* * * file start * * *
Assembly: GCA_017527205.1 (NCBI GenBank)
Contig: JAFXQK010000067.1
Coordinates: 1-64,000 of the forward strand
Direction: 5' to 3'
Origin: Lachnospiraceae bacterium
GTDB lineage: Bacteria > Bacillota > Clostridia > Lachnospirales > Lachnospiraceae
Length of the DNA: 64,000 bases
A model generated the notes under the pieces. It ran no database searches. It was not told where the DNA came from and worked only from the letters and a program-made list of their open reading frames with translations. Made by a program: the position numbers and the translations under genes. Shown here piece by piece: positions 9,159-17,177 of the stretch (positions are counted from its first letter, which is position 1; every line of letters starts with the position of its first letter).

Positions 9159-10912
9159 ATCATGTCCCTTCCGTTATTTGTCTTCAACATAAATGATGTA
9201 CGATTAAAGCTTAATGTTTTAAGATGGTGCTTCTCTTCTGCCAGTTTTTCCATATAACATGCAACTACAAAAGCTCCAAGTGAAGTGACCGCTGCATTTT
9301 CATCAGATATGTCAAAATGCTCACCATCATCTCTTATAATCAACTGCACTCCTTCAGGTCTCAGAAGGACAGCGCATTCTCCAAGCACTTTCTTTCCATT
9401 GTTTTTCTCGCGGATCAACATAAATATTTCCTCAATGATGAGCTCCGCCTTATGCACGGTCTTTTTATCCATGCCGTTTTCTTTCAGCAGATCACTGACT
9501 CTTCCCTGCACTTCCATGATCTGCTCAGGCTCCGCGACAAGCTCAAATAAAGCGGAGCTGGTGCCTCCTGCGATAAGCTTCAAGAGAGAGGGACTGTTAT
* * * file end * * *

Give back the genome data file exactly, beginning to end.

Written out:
Assembly: GCA_017527205.1 (NCBI GenBank)
Contig: JAFXQK010000067.1
Coordinates: 1-64,000 of the forward strand
Direction: 5' to 3'
Origin: Lachnospiraceae bacterium
GTDB lineage: Bacteria > Bacillota > Clostridia > Lachnospirales > Lachnospiraceae
Length of the DNA: 64,000 bases
A model generated the notes under the pieces. It ran no database searches. It was not told where the DNA came from and worked only from the letters and a program-made list of their open reading frames with translations. Made by a program: the position numbers and the translations under genes. Shown here piece by piece: positions 9,159-17,177 of the stretch (positions are counted from its first letter, which is position 1; every line of letters starts with the position of its first letter).

Positions 9159-10912
9159 ATCATGTCCCTTCCGTTATTTGTCTTCAACATAAATGATGTA
9201 CGATTAAAGCTTAATGTTTTAAGATGGTGCTTCTCTTCTGCCAGTTTTTCCATATAACATGCAACTACAAAAGCTCCAAGTGAAGTGACCGCTGCATTTT
9301 CATCAGATATGTCAAAATGCTCACCATCATCTCTTATAATCAACTGCACTCCTTCAGGTCTCAGAAGGACAGCGCATTCTCCAAGCACTTTCTTTCCATT
9401 GTTTTTCTCGCGGATCAACATAAATATTTCCTCAATGATGAGCTCCGCCTTATGCACGGTCTTTTTATCCATGCCGTTTTCTTTCAGCAGATCACTGACT
9501 CTTCCCTGCACTTCCATGATCTGCTCAGGCTCCGCGACAAGCTCAAATAAAGCGGAGCTGGTGCCTCCTGCGATAAGCTTCAAGAGAGAGGGACTGTTAT